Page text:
One day after gunfire erupted in the Lower Ninth Ward, killing two people and injuring five others, many questions remain.
However, police say one detail seems clear.
"We're less than 24 hours into this investigation and we already have significant reason to believe, subject to any future information we don't know, that this case involves drugs and guns," said NOPD Supt. Ronal Serpas.
It's a statement Serpas delivers often after killings in the city. While investigators believe one of the deceased was the intended target, the hail of bullets also struck several bystanders, including two young children who remain in critical condition.
Police are working to identify multiple gunmen.
"[Violent criminals involved with drugs] either don't care, or they do care, in the sense that they want to inflict the maximum damage on a family," said criminologist Peter Scharf.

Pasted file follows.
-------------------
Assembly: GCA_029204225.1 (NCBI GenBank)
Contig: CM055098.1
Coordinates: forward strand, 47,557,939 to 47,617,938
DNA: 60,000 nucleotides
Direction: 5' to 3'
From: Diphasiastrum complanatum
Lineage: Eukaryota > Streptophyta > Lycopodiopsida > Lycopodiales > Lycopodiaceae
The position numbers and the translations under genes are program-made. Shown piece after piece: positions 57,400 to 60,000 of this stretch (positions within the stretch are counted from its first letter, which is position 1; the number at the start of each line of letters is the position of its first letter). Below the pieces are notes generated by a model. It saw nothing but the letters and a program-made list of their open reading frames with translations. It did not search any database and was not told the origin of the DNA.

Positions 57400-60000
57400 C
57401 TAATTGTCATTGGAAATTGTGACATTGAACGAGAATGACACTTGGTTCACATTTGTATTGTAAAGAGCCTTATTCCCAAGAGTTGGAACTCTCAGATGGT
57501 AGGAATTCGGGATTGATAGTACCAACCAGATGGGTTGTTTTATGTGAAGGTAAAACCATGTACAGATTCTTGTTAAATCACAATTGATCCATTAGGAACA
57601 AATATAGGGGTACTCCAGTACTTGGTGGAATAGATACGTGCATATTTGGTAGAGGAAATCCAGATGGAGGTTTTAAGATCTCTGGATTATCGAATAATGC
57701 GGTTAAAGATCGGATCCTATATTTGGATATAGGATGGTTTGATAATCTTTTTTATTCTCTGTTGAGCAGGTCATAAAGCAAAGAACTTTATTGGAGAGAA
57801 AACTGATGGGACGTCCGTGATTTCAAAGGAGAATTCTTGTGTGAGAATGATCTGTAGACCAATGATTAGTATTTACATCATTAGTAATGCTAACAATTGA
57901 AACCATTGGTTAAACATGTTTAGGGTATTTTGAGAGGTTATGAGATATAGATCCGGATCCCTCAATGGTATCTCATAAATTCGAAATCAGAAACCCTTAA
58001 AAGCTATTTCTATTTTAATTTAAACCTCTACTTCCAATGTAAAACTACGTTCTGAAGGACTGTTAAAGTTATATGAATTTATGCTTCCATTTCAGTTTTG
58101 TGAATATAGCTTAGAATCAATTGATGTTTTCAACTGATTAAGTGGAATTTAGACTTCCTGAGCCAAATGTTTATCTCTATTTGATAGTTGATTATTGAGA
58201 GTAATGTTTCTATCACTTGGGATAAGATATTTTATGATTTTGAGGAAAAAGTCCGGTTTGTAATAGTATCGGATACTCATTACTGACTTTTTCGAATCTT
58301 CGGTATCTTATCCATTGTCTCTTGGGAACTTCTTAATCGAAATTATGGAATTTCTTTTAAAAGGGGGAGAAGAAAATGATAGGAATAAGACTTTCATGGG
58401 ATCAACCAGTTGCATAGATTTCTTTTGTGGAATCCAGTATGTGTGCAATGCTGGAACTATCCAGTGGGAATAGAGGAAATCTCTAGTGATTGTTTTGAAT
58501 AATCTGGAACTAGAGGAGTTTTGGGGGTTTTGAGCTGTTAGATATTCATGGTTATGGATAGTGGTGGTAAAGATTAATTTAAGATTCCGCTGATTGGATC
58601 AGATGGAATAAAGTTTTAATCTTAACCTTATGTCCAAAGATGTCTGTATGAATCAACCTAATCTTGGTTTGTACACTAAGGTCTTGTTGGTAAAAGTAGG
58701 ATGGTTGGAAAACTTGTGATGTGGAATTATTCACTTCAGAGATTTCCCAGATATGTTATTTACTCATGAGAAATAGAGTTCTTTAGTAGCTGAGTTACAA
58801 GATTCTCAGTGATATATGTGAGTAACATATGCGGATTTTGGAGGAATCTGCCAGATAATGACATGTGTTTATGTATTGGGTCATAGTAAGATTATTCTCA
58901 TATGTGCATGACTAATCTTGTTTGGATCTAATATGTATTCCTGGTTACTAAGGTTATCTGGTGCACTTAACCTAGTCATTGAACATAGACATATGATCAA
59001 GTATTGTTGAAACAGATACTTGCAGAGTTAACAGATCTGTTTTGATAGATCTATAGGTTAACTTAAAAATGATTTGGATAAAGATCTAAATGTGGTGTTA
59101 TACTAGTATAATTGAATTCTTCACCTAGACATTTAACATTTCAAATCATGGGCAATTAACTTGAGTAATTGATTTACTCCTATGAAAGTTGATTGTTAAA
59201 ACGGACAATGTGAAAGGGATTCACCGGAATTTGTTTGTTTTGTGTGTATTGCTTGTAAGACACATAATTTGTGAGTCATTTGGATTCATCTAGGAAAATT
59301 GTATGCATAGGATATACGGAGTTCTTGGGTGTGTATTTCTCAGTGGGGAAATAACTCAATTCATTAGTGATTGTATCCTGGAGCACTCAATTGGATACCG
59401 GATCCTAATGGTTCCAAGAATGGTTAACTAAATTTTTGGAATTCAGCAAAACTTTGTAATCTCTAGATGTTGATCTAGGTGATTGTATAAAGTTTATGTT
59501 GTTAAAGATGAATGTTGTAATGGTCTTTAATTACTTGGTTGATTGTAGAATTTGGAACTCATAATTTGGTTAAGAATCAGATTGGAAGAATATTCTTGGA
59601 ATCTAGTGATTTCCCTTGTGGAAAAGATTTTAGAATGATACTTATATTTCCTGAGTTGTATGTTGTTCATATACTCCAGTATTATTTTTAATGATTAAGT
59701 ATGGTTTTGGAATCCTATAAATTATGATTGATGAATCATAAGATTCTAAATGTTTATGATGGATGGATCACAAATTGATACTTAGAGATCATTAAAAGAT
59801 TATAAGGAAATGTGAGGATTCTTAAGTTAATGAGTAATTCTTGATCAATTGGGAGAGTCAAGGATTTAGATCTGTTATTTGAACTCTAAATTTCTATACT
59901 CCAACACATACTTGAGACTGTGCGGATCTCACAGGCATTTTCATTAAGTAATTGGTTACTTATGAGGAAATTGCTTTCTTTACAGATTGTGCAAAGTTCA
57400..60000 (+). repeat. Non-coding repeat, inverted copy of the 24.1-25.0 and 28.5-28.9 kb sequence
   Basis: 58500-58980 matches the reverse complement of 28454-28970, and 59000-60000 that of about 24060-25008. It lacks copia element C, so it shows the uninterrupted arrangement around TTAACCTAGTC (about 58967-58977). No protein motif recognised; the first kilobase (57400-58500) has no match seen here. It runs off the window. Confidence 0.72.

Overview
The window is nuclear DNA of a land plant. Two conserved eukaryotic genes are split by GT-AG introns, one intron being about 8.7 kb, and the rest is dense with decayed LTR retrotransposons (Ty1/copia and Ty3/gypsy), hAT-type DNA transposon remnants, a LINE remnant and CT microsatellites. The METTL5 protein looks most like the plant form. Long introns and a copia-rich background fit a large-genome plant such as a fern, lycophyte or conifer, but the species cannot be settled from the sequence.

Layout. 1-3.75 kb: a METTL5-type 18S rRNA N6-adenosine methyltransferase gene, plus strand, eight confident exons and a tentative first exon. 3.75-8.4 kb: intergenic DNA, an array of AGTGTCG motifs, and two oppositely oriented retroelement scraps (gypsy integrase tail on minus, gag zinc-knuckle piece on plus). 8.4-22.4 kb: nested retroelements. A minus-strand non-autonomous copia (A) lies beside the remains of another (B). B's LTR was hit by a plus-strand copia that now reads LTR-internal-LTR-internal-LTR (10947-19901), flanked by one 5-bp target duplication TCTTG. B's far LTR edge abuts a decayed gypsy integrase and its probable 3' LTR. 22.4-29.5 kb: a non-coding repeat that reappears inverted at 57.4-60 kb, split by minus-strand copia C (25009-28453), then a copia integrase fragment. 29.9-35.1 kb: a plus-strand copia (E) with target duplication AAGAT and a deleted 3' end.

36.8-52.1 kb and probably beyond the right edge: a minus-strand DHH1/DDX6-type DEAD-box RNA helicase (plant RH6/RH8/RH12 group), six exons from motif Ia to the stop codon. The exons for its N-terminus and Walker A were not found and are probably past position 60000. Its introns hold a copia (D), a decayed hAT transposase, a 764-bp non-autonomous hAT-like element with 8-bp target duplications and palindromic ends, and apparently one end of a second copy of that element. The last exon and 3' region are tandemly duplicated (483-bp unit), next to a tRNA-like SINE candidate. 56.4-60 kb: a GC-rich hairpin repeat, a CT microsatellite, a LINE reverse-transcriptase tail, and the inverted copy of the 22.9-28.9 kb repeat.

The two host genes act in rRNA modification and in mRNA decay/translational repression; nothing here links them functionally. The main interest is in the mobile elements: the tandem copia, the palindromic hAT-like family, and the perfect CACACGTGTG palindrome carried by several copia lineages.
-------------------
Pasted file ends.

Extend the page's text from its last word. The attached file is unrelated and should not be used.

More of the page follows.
This type of mentality is nothing new, Scharf said, but it's one that creates huge challenges in the effort to turn things around. Violent criminals in the drug trade strike fear in communities across the city.
"It's easy to get intimidated by the dope folks, and especially when they're organized," Scharf said. "It's a signature that the dope boys put on these assassinations that adopt some of the techniques that are used in other parts of the world."
Anti-Crime activist and former parole board member Al Mims said neighbors can help reverse the trend.
"I'm not surprised [by the Lower Ninth Ward shooting]. I'm not a prophet, but it's going to get worse until people start taking it personally," he said. "We need more police, but we need more community involvement."
The Lower Ninth Ward case mirrors so many others before it, Mims said. He believes community members likely know who is behind it, and said it's critical for someone to come forward.
"Those perpetrators should've been in jail by midnight [Sunday]," Mims said. "We can do better, and most people, they'll talk about it and be philosophical, but what about action? Action speaks louder than words. Well done is better than well said. Talk is cheap."
Crimestoppers is offering a $5,000 reward in the case. If you have any information, call (504) 822.1111.